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Glee Review: "Grilled Cheesus"

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It's safe to say that Glee is the only show on television that could depict a character dressed like Britney Spears one week, replete with a snake wrapped around her scantily-clad body, and tackle the topic of religion the following week.

But while I thought the show paid disservice to its characters and any sense of storytelling on "Brittany/Britney," I was blown away by the mature way it broached God, atheism and spirituality on "Grilled Cheesus."

Praying to a Sandwich

Let's start with the performance of Chris Colfer and hand this actor an Emmy nomination for next year already. He was simply incredible.

Throughout the hour, I was assuming Burt Hummel would awaken from his coma and Kurt would acknowledge that God played a role in his dad's recovery. But the show resisted such an obvious, politically correct resolution.

I don't wish to start a debate on religion (and I ask readers to be courteous and respectable in their comments below), but it was refreshing to see Glee not espouse any one message or points of view on the episode - aside from the overall idea of tolerance.

We were treated to a number of various takes on God, some humorous (Finn wants his kids to "totally go to Jew church and wear those hats and eat that salty orange stuff with their bagels."), others serious (Why should Kurt believe, he asks, when God "makes me gay and then makes His followers go around saying it's a choice, as if I'd choose to be mocked every day of my life?"), but all treated with respect and all realistic.

There are people out there who really do believe they've seen Jesus Christ is something mundane as a sandwich, and those that thank God every time they touch a boob. There are also those that take Emma's practical approach, leaving the big questions as a mystery and blaming everyday occurrences of the non-supernatural, and those that don't believe... but clearly want to. Like Sue Sylvester.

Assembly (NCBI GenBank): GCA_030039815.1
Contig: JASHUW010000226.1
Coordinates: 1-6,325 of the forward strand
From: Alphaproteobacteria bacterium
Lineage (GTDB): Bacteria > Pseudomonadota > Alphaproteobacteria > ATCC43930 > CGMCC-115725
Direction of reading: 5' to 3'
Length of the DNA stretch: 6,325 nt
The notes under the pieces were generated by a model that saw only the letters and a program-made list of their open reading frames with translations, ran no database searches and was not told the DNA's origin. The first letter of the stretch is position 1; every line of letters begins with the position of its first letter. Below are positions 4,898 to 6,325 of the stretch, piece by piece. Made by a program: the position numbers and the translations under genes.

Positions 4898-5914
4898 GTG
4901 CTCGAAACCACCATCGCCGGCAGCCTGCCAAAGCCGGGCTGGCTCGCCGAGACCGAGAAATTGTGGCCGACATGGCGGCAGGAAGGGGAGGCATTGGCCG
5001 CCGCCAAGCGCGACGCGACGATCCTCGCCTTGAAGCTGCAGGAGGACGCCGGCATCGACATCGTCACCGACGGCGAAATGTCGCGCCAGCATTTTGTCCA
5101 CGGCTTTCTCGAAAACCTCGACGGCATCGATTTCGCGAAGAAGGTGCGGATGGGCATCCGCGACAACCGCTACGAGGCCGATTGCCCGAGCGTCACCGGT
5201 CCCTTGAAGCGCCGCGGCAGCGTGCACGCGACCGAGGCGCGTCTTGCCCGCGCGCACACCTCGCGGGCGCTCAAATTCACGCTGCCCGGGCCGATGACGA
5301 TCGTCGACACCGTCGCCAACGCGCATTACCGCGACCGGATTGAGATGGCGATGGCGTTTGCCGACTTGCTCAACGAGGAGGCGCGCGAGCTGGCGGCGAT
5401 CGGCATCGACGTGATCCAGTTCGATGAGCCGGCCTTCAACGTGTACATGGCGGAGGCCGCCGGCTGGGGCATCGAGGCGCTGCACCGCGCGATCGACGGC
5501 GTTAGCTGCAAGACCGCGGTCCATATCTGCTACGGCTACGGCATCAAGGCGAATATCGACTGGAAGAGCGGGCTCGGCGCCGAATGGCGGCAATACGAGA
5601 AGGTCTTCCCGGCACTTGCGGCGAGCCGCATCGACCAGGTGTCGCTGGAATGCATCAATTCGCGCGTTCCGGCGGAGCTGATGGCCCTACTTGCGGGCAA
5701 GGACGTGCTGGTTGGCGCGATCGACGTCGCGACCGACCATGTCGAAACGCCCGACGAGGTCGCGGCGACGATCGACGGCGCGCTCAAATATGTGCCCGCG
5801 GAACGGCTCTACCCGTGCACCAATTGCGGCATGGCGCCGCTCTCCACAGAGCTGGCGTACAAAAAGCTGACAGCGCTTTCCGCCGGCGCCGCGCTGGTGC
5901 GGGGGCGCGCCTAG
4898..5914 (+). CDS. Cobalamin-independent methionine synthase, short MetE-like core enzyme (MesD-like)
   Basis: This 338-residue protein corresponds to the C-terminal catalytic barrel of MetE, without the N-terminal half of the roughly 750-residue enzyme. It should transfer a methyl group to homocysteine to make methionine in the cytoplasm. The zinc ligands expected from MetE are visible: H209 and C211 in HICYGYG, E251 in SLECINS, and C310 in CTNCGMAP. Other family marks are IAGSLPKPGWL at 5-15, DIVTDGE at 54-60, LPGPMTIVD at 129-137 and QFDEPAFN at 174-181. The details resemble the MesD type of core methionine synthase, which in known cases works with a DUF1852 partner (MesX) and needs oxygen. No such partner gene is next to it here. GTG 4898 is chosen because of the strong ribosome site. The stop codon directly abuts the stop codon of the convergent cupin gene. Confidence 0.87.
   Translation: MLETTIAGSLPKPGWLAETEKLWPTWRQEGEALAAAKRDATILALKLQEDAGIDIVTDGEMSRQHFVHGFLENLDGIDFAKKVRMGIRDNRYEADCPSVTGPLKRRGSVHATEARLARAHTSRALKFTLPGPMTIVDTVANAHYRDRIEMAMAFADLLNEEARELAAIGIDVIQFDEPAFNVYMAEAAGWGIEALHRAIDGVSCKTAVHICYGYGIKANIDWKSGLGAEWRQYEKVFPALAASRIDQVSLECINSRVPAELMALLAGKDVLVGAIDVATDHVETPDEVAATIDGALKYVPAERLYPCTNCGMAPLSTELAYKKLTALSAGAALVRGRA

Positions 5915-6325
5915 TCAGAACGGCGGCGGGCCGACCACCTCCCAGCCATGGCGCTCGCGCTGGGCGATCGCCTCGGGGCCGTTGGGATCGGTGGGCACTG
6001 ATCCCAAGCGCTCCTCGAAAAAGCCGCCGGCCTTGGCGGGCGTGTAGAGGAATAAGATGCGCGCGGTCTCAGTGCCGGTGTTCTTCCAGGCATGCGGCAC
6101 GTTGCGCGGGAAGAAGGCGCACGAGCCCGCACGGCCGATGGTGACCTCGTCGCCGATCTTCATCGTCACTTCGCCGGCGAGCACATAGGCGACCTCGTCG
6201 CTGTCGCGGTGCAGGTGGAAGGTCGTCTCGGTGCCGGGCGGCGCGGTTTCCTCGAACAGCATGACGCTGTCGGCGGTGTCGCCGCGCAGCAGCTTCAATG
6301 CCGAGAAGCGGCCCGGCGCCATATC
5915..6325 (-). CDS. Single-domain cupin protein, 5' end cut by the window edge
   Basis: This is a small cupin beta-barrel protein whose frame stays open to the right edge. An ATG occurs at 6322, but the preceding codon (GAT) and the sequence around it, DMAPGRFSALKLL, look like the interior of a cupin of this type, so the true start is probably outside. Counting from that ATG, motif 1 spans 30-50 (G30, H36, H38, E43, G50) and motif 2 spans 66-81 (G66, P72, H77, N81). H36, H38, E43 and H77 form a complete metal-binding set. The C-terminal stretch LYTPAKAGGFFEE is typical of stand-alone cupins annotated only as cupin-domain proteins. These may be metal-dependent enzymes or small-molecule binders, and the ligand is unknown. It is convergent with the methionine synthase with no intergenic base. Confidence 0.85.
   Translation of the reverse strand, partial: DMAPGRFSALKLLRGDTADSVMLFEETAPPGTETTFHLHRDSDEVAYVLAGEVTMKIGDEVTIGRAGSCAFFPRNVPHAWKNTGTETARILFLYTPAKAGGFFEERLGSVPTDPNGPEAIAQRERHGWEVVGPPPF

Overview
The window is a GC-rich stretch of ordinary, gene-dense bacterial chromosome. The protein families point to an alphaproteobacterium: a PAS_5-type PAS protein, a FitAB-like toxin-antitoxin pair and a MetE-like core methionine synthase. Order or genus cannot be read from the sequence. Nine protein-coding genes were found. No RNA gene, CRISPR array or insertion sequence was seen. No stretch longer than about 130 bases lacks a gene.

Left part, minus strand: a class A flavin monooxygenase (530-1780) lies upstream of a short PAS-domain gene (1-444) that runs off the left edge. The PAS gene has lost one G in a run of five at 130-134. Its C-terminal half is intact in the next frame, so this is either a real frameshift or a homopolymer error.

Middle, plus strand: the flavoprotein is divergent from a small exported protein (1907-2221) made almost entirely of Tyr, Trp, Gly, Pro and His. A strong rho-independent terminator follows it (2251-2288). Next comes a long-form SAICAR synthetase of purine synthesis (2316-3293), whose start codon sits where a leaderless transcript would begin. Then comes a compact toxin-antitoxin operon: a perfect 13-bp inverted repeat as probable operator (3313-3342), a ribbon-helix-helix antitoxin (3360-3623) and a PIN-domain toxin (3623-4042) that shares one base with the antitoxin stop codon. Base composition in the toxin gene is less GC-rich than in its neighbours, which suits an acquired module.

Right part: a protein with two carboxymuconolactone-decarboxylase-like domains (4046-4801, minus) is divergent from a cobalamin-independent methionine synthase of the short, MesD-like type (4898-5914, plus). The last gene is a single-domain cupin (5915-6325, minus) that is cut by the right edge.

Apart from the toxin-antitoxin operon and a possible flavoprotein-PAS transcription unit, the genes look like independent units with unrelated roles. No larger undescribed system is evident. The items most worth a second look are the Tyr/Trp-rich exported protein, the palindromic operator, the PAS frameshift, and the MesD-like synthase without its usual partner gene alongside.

In the end, this was the most serious episode Glee has ever aired (though Brittany was still around to tell us that whenever she prays, she falls asleep; and to ask if God was an evil dwarf) and it could have been the most predictable and cheesy.

Instead, it provided the best showcase yet for Colfer and also for Mercedes as a singer (I LOVED "Bridge Over Troubled Water"), while giving viewers a chance to laugh, cry and simply think about how an issue such as religion can touch so many people in so many different ways. Bravo.

What did you think?

Review

Editor Rating: 4.7 / 5.0
  • 4.7 / 5.0
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User Rating:

Rating: 4.6 / 5.0 (274 Votes)

Matt Richenthal is the Editor in Chief of TV Fanatic. Follow him on Twitter and on Google+.

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@Oh really
I think you're missing the point here. Yes, acoording to the bible gay people can be christian, but I can't imagine they would want to. You list being gay together with other "sins". So you can be a good Christian if you admit that being gay is a sin?!

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I am gay an an atheist so this episode really had an effect on me. I totally agree with Kurt's statement "God makes me gay and then makes His followers go around saying it's a choice, as if I'd choose to be mocked every day of my life?" I do suffer some discrimination in my school (although thankfully not that much) and i just cant comprehend why God would make me gay then people who believe in God use Him to condemn me. I was told before that "You will burn in hell for your choice to be gay" and that "God doesn't want me to be gay." Stuff like that really gets to me even though I try to not let it. I just don't understand why God would do this to me.( I'm not saying that I'm ashamed or angry about being gay, in fact I love it and I am very grateful to whoever is responsible). I have learnt to accept who I am as an individual and I wish that people would just let me be who I am and who I want to be. I'm a gay atheist (or gaytheist to use my own word). I am happy, I am never going to change, and I'm not asking people to understand it or become like me, I just want people to accept me for who I am, move on, don't condemn me for it and especially, do NOT try to change who I am.